BitSnark

A place of scribblings located in the darkest corner of the internet. Yup.

UFC Undisputed 09 Demo Impressions (360/PS3)

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Borne from the frustration inflicted upon me from the earlier Crave developed MMA titles, it was with a sense of wariness that I approached Smackdown developers Yukes take on the popular UFC franchise. Upon starting the demo you have a choice of exhibition and tutorial modes only. Being the kind of gamer who is confident in his ability with fighting games, I confidently started an exhibition match (you get to choose either the ‘Iceman’ Chuck Liddell or Shogun Rua) and decided to get stuck straight in the thick of the action.

The first thing you notice is just how detailed the character models are. Each of the models is a very close approximation of their real-life counterpart boasting lifelike veined muscles, detailed facial hair, accurate motion captured movement and of course, a crap ton of sweat (and when the occasion calls for it) blood too.

The next thing you notice if you didn’t do the tutorial first, is that this game is not the game you’ve seen in the trailers previously, as for the first fifteen minutes (before I let common sense get the better of me and jumped into the tutorial) you simply find yourself stood upright trading punches and kicks with maybe the odd clinch that doesn’t lead anywhere.

In relation to strikes, each of the four face buttons is mapped to a limb, and can be used contextually. So for example, whereas ‘X’ may initiate a haymaker at mid-range, at close range it will instead produce an elbow strike, and just as pressing ‘A’ may make your fighter do a mid-level kick, at closer ranges the fighter will elect to kick the inside of your opponent’s leg. Strikes as in real life, can be match enders too, as it’s entirely possible to end a match with a well placed haymaker into maw of your opponent, dropping them like the proverbial sack of spuds.

But what about all those mat grapples, and submission holds that MMA and UFC is famous for? Surely it can’t be *that* hard to do the grapples and counter grappling that the trailer so artfully displays? Well it turns out it actually isn’t, you just need to remember two things; firstly, don’t button bash as you *will* get murdered by a more experienced player and secondly, use the tutorial. Seriously, this is one instance where actually paying attention to the tutorial pays sweet dividends, as within five minutes of using the tutorial, your grizzled MMA fighter is throwing down, grappling and counter grappling with the best of them. The grappling system that Undisputed has is multi-layered and relatively complex, but not overly so at the expense of accessibility.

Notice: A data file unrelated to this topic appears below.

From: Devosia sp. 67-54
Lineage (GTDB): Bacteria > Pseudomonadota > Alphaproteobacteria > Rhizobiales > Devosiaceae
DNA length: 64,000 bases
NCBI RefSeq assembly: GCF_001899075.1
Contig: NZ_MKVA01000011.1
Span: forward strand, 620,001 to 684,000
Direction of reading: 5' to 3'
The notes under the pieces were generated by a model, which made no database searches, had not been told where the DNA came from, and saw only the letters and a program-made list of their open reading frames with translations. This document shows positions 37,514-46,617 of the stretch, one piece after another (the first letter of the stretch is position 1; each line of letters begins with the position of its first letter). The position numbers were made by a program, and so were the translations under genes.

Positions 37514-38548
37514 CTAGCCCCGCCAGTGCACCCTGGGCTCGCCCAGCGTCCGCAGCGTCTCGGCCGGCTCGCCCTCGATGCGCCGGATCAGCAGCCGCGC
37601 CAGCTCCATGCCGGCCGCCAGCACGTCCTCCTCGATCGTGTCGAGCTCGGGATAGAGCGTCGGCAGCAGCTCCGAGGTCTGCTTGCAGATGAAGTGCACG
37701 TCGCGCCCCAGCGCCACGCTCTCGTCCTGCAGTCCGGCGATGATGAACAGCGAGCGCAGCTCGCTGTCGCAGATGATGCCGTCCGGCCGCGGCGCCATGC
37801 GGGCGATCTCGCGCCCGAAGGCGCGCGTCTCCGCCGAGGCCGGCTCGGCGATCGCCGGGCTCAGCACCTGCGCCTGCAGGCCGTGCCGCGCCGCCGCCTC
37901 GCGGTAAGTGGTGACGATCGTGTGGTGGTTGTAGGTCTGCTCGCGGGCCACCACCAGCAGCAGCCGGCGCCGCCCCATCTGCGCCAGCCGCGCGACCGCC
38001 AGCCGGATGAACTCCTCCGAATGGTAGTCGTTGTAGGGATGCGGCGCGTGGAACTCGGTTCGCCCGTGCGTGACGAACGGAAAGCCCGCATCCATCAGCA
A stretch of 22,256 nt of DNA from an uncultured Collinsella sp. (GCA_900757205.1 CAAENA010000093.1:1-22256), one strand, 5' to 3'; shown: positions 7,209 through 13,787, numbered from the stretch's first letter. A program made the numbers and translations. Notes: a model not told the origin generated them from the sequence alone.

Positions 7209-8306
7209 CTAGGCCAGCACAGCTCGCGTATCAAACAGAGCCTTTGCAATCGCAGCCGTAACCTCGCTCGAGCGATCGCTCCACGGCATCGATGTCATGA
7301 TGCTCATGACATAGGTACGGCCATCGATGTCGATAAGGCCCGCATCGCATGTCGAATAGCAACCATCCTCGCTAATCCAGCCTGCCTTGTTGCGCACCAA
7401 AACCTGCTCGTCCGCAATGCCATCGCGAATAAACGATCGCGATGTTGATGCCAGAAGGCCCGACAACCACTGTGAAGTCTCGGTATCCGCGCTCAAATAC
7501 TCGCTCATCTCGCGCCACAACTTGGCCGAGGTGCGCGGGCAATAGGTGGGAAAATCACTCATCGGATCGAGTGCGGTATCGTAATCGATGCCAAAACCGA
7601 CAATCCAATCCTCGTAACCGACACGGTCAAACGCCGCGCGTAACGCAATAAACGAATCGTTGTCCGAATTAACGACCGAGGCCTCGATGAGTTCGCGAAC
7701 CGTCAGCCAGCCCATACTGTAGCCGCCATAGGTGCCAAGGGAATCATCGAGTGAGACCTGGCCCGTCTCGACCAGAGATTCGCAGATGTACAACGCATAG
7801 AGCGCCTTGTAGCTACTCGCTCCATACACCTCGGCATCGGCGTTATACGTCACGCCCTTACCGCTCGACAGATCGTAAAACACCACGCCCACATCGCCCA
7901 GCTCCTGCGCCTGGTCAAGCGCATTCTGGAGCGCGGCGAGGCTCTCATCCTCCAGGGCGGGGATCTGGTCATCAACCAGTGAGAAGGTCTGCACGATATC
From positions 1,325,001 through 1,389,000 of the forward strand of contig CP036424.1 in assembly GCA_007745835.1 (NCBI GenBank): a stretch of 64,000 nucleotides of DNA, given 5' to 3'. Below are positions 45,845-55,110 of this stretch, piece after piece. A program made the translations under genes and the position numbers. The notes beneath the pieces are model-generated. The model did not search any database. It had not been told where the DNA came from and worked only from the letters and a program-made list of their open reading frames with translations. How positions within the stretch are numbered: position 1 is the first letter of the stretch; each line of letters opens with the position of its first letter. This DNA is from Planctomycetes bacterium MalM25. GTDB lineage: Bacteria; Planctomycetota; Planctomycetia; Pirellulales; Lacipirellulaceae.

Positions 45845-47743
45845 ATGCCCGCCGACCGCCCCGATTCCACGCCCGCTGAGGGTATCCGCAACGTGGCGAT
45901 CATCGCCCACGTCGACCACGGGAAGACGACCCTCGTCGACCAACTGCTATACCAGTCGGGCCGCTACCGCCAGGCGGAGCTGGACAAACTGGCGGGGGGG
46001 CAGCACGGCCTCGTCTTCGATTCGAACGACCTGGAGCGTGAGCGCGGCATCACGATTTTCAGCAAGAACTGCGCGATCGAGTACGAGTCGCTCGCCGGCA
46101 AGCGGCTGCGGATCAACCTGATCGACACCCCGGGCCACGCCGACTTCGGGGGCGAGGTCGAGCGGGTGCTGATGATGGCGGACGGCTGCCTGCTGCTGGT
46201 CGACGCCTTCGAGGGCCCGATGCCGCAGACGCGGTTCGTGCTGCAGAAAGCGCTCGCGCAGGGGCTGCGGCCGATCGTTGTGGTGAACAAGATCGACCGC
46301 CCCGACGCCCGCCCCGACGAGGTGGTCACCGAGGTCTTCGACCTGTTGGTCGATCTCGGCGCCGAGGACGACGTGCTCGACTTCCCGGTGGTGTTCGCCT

Grapples are initiated through either an aggressive motion; a double leg takedown forcing your opponent to the mat for example, or through a defensive motion, catching an opponent’s kick and forcing them down into a mount position. Each position that you enter in allows you to strike the opponent using your hands, elbows or knees depending on your proximity to them and the hold in use. Conversely, if you are on the receiving end of strikes or even a submission hold you can fight back with punches and elbow strikes of your own, or, you can shift the momentum of the hold by countering the next strike and gesturing the analogue stick the direction that you wish to take the hold. The transitional grappling system that is Undisputed’s trump card does indeed work as advertised, providing a tense game of timing and strategically momentum as two players negotiate the myriad of holds each trying to get the upper hand on the other.

More so then other less-realistic po-faced fighters, there is a bespoke sense of ‘mat’ strategy here, one that hasn’t been seen for a long while and which pays off the studious and forward thinking player more so then the frantic button bashers hoping for a quick KO.

This is one title, I’ll be keeping an eye on for sure.

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Written by bitsnark